The 2025 BMW M5 is a plug-in hybrid, great news for those who want instant torque, more power, all-electric around-town motoring and internal combustion endurance. But if you want a lightweight sports sedan, the new M5 isn't for you. 

The 2025 M5 rings in at 5,390 lbs, up about 1,000 lbs from the outgoing, all-ICE model. It's even heavier than the all-electric BMW i5 M60, which is built on the same platform as the M5.  

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PHEV M5

The 2025 BMW M5 is only available as a plug-in hybrid, marking the first time a full-fledged BMW M car has been electrified. It goes up to 25 miles on its battery alone and makes 717 hp.

But it's not a perfect apples-to-apples comparison. While BMW M5s are built to handle sustained track usage, the i5 M60 isn't. Surviving track work requires bigger brakes, extra bracing and, most importantly, a much beefier cooling system. If BMW wanted to make a full-fledged M version of its i5, it'd surely be heavier. But the weight of the new M5 shows that—if you're worried about EVs being too heavy—plug-in hybrids probably aren't the solution. 

Gallery: 2025 BMW M5

Track-ready EVs also can be significantly lighter than this. The 2025 Hyundai Ioniq 5 N can handle two laps of the grueling 12.9-mile Nürburgring Nordschleife, and it weighs just 4,861 lbs. It's an SUV, too, though shorter and less luxurious than the M5.

Since it's a luxury car, though, I wouldn't expect the average M5 owner to mind the extra weight. BMW surely beefed up the brakes enough to handle the added mass, and the added stopping power of a regenerative braking system should ease their load. Plus, every generation of M5 has gotten heavier, more tech-laded, more powerful and faster. Every time, enthusiasts call foul, claiming that the M5 is dead. Then it sets another sales record, and two generations later what used to be fat and numb is now "the old one" with its "more analog" feel.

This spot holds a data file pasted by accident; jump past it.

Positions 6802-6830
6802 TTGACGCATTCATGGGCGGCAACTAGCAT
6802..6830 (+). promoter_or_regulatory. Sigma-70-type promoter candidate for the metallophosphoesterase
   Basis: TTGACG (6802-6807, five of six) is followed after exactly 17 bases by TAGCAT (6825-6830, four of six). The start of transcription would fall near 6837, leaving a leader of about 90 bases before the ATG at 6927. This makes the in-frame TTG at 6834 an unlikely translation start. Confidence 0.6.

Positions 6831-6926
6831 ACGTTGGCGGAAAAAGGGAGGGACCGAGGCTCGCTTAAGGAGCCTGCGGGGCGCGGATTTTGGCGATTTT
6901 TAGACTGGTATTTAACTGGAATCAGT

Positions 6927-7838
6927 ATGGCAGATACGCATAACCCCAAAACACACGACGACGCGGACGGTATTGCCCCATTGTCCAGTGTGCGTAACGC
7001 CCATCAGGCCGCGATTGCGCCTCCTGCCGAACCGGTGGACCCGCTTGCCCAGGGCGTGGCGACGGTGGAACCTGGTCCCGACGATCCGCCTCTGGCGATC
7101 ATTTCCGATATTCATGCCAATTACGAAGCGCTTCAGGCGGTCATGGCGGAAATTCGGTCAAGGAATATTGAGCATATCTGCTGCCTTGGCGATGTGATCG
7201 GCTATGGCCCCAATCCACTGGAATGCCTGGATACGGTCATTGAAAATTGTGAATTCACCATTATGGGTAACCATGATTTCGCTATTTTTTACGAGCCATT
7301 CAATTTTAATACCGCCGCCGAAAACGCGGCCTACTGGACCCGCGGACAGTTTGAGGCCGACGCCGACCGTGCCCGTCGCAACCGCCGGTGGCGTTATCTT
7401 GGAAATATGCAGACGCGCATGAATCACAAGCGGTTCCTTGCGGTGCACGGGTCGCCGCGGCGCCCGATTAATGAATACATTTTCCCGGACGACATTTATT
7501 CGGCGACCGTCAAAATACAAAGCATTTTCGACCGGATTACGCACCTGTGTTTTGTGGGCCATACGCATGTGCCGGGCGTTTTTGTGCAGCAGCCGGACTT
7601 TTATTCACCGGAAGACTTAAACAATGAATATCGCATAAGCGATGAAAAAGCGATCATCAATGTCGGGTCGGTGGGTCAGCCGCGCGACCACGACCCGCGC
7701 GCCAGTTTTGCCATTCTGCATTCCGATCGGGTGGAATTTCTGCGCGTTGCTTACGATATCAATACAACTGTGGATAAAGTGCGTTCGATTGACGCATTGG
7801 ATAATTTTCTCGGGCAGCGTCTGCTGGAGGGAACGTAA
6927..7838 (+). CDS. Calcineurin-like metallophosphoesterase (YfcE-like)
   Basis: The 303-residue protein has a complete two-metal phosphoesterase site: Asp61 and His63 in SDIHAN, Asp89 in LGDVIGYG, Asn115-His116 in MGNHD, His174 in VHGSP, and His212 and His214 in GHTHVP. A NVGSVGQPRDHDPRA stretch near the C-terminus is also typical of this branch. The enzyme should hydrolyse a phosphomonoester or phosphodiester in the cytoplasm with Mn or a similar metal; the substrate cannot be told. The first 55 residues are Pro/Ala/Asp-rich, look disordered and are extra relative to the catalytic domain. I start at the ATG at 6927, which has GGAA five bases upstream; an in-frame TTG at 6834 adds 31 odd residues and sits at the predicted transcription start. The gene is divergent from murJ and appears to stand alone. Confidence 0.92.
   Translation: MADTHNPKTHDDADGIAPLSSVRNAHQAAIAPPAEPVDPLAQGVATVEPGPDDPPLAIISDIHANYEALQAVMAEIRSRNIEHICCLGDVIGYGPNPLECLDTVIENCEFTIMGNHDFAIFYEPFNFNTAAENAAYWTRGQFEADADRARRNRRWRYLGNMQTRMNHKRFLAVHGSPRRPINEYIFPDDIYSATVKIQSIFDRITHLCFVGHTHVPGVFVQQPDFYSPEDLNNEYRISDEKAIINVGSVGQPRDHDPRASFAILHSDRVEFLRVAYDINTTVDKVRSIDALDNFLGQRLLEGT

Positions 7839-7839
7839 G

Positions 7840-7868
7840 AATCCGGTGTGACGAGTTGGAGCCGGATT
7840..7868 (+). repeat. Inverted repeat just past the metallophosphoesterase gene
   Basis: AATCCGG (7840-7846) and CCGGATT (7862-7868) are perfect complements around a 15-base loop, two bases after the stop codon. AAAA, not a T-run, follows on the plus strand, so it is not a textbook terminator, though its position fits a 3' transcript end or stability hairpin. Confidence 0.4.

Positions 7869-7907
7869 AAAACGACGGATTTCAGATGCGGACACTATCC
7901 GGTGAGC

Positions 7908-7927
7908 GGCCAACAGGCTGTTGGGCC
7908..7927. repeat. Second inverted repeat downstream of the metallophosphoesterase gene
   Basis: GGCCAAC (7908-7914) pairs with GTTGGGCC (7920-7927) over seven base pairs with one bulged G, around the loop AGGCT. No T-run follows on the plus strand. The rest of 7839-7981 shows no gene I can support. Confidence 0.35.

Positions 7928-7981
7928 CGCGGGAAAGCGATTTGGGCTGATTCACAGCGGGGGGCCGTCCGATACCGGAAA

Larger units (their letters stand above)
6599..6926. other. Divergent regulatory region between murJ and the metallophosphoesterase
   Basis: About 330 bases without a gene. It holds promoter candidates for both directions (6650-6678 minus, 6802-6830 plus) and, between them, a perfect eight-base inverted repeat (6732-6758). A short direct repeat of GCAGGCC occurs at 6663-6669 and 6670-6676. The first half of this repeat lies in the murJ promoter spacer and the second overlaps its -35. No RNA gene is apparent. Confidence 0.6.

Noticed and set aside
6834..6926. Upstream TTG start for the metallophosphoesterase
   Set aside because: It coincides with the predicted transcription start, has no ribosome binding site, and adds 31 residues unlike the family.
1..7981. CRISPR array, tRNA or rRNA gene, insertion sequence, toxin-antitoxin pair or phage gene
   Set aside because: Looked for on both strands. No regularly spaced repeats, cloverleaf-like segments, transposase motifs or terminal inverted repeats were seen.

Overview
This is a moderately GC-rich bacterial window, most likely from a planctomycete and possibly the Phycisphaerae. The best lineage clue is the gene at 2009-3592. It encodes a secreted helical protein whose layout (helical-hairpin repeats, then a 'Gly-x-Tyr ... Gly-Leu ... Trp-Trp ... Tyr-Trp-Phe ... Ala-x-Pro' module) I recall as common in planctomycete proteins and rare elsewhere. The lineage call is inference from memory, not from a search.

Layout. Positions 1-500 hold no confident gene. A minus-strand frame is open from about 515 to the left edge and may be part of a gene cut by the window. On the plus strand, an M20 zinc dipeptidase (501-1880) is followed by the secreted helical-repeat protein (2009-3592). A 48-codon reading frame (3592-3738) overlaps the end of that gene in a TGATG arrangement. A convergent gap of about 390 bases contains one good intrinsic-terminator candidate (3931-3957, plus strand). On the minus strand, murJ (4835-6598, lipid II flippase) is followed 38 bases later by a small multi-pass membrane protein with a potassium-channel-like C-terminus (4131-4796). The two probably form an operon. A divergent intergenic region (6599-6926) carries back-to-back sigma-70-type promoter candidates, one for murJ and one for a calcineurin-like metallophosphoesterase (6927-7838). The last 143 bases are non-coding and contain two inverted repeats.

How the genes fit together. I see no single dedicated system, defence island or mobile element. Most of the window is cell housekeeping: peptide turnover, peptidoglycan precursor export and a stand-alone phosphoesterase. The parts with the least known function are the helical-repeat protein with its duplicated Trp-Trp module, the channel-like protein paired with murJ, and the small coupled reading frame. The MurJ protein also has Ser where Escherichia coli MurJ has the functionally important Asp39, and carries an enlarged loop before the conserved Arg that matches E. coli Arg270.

BMW M5 (2024) First pictures

I'm not sure if the same fate awaits this one. There are undeniable benefits of an ICE M5, and inarguable advantages to going fully electric. The PHEV one gets a bit of the magic from both systems, but I wonder if—once the M5 goes fully electric—it'll be remembered as the odd duck, not quite capturing the old school fans while also not fully beginning its next era. I could see it being brilliant, a PHEV super sedan like we've never seen, and I could see it being a compromise. Until I drive it, I won't know. But I'm excited that BMW is trying something new, and hopeful about what could be a perfect bridge into our electric future.

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